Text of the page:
Johnny I Hardly Knew Ya is one of the most powerful anti-war songs ever to come out of Ireland.
It tells the story of a young woman’s grief when she sees her lover, the father to her child, return from war with his body mutilated and broken.
The imagery is graphic and at times grotesque for this is a song that pulls no punches.
It sets out the horrors of war as a way of ensuring that young Irishmen would never be sent to fight in British wars again.
Although Johnny I Hardly Knew Ya is an Irish song, it transcends national boundaries and has become popular all over the world.
It’s been recorded by artists from widely differing backgrounds including American folk singer Joan Baez, English opera singer Benjamin Luxon and punk rock band The Dropkick Murphys.
Johnny I Hardly Knew Ya begins with the singer describing how he chanced upon a heartbroken young woman one day while he was travelling on the road to Athy in County Kildare in Ireland.
We learn that her lover has been to war where he was almost killed. He has returned alive but it’s a small mercy because he is badly mutilated.
The young woman asks him where are his eyes, his arms, his legs … it paints an horrific picture.
The grotesque imagery of lines like “you’re an eyeless, noseless, chickenless egg” were deliberately meant to shock.
They served as an anti-dote to the kind of rosy picture of military of military life painted by recruiting sergeants who toured Ireland and the UK trying to persuade young men to enlist into the British Army.
Naturally, the recruiters said nothing about the dangers young soldiers would face.
As if the soldier’s injuries aren’t bad enough, he now faces a life of poverty and destitution.
The Army did little to care for soldiers injured in its wars. They were effectively left to fend for themselves and many, like Johnny in this song, had no other option but to be “put with a bowl to beg”.
The refrain, Johnny I Hardly Knew Ya, adds to the sense of loss and tragedy contained in the song.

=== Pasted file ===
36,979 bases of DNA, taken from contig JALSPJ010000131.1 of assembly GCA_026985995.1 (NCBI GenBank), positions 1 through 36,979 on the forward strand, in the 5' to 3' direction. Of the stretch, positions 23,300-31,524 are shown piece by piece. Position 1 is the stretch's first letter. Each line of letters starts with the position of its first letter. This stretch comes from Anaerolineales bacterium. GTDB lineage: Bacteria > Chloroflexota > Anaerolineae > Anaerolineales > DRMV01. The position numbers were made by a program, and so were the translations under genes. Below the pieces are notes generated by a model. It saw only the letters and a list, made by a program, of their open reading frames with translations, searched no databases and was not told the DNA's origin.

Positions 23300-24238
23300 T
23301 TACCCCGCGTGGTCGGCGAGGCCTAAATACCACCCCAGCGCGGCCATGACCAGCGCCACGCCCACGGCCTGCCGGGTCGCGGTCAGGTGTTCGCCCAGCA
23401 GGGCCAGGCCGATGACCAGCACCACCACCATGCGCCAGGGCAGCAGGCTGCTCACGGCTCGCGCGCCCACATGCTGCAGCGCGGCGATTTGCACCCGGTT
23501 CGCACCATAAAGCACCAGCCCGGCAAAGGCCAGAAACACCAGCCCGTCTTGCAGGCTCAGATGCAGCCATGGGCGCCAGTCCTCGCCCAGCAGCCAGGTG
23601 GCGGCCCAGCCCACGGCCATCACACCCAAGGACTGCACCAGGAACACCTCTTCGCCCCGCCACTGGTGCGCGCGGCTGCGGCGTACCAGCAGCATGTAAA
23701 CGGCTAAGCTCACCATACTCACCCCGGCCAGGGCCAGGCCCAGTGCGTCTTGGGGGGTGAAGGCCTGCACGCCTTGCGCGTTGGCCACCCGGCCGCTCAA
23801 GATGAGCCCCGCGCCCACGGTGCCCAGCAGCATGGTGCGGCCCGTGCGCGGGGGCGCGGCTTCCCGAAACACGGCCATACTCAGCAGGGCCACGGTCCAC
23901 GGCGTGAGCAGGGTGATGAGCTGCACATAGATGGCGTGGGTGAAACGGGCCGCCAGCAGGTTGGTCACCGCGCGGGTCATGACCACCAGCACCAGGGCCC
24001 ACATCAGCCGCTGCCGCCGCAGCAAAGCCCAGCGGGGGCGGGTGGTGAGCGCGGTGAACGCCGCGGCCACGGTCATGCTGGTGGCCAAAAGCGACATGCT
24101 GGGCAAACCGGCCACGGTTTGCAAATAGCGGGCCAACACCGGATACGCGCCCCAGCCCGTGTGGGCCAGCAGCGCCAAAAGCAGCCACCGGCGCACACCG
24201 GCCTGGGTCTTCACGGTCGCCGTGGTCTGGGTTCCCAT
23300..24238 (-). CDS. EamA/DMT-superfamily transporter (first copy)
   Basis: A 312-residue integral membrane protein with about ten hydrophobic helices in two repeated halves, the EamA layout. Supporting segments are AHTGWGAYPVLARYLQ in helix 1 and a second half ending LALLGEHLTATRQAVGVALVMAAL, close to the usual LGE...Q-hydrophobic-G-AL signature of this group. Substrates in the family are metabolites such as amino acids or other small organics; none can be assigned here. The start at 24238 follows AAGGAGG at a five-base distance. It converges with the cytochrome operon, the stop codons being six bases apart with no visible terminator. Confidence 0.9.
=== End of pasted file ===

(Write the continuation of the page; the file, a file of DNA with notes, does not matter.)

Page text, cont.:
Johnny and the girl had only just got together. They may have a child together but they have hardly had time to settle down and really get to know each other. Now all their options for a normal life have been closed down because of Johnny’s injuries.
The girl refers to Johnny as a taking leg-bail from her. A leg-bail was a runaway. It originated as a military phrase meaning a deserter from the army.
In this case, it’s ironic that Johnny did the opposite of running away from the army. Instead, he took leg-bail from his girl by leaving her and running away to fight in a war.
The implied suddenness of Johnny’s departure, and suggests that like thousands of others, he may have been lured into the army by recruiting sergeants offering money, and tales of glory and adventure.
The song ends with reference to the guns being rolled out again as the army prepares for yet another war.
This time the girl makes a vow to Johnny that they will “never take our sons again” – echoing the sentiments of families all across Ireland and no doubt all across the world.
It is, of course, a heartfelt promise but it is ultimately an empty promise because the same story has been played out in numerous wars since the song first appeared in the 19th century. It is still being played out today.
That is perhaps one of the reasons that Johnny I Hardly Knew Ya has remained popular throughout the last 150 years. It remains popular today, striking a chord with every new generation. Most recently the song has been recorded by younger artists including The Dropkick Murphys and The Tossers.
Despite the song’s enduring appeal, it’s not known who wrote either the melody or the lyrics.
Johnny I Hardly Knew Ya has the same tune as the American Civil War song, When Johhny Comes Marching Home. But which came first?
We explore the evidence in our article on When Johnny Comes Marching Home.